Yes, this is filled with whisky

Yes, this is filled with whisky

Friday, July 20, 2012

Friday Night at the Questiom Emporium

I have finally found a writers' group in my area. In sharing ideas as most groups do, should I be concerned with sharing too much? I know Stephen King strongly suggests a joining a group. But, I assume most join groups that are comprised of friends - not complete strangers. 
In the same vein, a friend of mine that has some contacts within the movie industry has suggested me sending my manuscript to a screenwriter friend of his. It would devastate me to suddenly see my book on the silver screen without me knowing - or some not-so-distant version of it.

These are two VERY different sharing situations.  Sharing within a writing group is normal. Even if the members aren't close friends, it's really ok.  Also, don't ever tell anyone you were the one who sent me this question. Writers get VERY annoyed when someone suggests they're potential plagiarists. (It's akin to being hit by satellite debris--I'm sure it's happened but I don't walk around with a cement umbrella every day.)

Sending your work off to a screenwriter friend of a friend? Well, that might as well have a cover letter that says "I am an idiot."

For starters, most screenwriters won't even open a  submission from someone they don't know. It's entirely too easy for someone less scrupulous than you are to say "hey, that was my idea first." Most screenwriters are also busy doing their own work or adapting books that have already been published.

Get yourself to the critique group. Get your novel published. Then let your agent worry about the film deals.


GillyB said...

My critique group is an absolute lifeline. I shudder to think what my novels would look like without their opinions.

I never feel the urge to steal their ideas, and I know they don't even think about stealing mine (though naturally, they're all brilliant :D). When you're in a group, focused on your own, story, it shouldn't even enter your head.

That being said, finding the right group, filled with people you trust and whose energies match yours, is key. I was lucky. I didn't know a single member of my group beforehand, but it still works great. And they've become my friends. said...

Actually, Stephen King doesn't believe in writers groups at all. He believes in writing for one ideal reader (in his case, his wife.)

Here's what he says on critique groups in ON WRITING (sorry, I'm a King super fan):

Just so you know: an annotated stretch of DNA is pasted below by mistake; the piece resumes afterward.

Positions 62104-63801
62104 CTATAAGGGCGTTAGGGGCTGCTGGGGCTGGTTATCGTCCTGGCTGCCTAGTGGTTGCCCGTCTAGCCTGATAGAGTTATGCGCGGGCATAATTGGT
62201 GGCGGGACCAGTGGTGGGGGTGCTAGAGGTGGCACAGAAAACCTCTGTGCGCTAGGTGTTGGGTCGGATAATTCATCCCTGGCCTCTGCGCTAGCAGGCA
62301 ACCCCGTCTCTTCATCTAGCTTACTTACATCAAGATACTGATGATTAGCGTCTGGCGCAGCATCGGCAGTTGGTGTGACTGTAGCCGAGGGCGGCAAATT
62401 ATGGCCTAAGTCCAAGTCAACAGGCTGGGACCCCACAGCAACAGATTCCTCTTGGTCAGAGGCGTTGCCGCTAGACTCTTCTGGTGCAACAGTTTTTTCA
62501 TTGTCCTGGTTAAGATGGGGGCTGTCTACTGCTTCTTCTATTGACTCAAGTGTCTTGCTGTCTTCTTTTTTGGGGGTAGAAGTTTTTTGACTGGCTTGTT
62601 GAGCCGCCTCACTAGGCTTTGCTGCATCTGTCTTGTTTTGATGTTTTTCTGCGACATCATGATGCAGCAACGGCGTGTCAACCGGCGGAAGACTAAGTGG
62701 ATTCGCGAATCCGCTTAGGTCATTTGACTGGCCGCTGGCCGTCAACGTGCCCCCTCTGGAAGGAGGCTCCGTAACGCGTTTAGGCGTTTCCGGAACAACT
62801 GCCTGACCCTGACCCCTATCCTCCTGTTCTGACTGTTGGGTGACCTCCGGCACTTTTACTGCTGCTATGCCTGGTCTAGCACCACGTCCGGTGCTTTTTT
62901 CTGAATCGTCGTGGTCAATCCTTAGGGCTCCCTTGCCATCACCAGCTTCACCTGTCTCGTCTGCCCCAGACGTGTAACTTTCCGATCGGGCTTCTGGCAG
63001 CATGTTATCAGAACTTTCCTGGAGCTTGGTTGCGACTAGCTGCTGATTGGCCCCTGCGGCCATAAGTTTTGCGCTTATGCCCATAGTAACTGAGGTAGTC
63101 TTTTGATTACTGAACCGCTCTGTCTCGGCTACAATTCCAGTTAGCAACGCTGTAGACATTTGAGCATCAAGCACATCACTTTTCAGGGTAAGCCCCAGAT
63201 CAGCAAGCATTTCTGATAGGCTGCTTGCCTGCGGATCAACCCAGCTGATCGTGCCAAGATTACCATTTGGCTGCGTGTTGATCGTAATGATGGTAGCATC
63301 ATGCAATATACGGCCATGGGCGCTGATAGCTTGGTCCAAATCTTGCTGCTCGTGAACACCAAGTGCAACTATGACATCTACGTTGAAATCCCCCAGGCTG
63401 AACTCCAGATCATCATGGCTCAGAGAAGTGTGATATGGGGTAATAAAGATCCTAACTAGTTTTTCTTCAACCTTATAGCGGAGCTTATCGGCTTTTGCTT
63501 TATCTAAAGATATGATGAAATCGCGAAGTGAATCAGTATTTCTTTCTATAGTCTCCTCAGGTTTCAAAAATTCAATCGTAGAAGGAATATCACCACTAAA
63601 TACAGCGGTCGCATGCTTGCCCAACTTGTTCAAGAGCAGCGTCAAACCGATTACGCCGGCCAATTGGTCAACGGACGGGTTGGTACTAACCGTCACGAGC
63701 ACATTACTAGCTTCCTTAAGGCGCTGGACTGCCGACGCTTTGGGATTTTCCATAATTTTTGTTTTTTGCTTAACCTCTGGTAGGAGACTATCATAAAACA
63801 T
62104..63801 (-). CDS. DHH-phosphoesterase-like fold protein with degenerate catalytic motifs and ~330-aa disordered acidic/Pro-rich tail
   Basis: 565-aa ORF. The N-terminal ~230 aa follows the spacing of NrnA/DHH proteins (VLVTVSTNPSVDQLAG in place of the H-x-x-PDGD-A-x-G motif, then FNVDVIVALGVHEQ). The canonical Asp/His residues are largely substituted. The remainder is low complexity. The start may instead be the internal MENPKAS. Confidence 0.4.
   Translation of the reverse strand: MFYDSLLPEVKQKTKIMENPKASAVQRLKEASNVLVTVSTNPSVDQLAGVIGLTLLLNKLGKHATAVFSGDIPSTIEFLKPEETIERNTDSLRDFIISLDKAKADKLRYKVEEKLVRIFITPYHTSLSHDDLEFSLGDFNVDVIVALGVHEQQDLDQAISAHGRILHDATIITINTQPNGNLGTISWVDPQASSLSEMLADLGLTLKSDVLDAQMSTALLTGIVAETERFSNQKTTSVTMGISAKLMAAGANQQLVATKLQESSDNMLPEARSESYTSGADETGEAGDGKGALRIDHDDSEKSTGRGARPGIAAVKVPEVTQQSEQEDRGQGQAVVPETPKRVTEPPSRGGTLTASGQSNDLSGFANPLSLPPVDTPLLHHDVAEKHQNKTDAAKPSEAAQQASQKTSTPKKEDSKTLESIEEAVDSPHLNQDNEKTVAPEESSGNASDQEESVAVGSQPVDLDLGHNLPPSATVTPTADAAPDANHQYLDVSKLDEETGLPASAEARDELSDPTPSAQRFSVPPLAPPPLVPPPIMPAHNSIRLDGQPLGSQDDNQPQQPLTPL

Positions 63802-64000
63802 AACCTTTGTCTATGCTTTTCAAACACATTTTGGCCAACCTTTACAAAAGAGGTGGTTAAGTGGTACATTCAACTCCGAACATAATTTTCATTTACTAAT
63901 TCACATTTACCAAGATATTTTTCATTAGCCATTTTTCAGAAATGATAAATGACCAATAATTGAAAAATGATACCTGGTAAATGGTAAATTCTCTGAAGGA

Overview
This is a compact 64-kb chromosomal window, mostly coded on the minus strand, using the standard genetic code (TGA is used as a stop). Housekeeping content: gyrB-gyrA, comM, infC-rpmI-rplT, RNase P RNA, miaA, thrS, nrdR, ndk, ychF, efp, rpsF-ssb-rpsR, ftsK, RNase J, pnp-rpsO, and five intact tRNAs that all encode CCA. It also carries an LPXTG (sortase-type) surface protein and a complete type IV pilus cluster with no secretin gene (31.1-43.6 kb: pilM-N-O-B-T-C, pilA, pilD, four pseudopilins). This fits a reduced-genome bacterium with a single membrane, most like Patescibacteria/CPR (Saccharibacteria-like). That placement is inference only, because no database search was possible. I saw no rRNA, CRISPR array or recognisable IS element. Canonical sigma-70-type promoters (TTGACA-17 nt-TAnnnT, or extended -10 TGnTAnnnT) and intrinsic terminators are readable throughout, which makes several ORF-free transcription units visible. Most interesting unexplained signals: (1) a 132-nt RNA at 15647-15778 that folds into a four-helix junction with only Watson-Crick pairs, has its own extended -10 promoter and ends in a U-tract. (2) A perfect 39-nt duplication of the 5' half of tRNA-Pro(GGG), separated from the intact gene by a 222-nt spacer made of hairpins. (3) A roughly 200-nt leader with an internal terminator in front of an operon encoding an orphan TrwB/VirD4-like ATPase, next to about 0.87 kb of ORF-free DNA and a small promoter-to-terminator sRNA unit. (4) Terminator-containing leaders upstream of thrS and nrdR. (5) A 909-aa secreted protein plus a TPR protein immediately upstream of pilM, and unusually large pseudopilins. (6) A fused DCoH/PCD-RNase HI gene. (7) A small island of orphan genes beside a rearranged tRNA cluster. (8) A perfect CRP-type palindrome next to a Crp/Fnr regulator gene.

"It is, after all, the dab of grit that seeps into an oyster's shell that makes the pearl, not pearl-making seminars with other oysters."

Elissa M said...

I've run into writers who worry someone is going to steal their ideas. Usually these people are still in the learning phase of their writing careers. The fact is, nearly every writer is so obsessed with their own writing, they don't have any interest at all in stealing someone else's.

I belong to an online writing group, and I have to say my writing has improved at least ten times over what it was. I've had my work critiqued by dozens of complete strangers, and I'm positive not one of them "stole" anything from me. I've critiqued their work in return, and even when I loved a piece so much I wanted to go right out and buy the book (which of course wasn't available), it never crossed my mind to copy the work and try to pass it off as my own.

As Janet says, such theft might be possible, but it's so highly improbable that it's a total waste of energy to even think about it.

Laura Hughes, MittensMorgul said...

I have sent my manuscript out to people I met online, and never feared that they were trying to steal my ideas or my work. Granted, I met most of these people during the Liz Norris Pay It Forward Contest on your blog, so I already knew they were serious writers with plenty of their own fantastic ideas. Truly, though, it never even occurred to me to be wary that everyone and their uncle would want to steal my work.

Truth is, I met the most fabulous critique partner through your site, as well as a bunch of wonderful people who volunteered to be beta readers. And after reading their manuscripts, too, I know there are enough fantastic, original ideas for novels out there that we don't have to steal from each other.

So, thank you for that!

GN F said...

I live in writing group isolation, which meant I ended up online looking for people with whom I could share.

It worked out well except for one instance where I had a 'funny feeling', but went ahead and sent the major part of my MS for critique and comment. Imagine my shock when I found a copycat version in an internet forum. I don't know how it ended up there, but there's a lot to be said for making sure that you ask friends and family to read first. If they read of course. And as Margaret Atwell says, not your partner unless you don't mind losing him/her.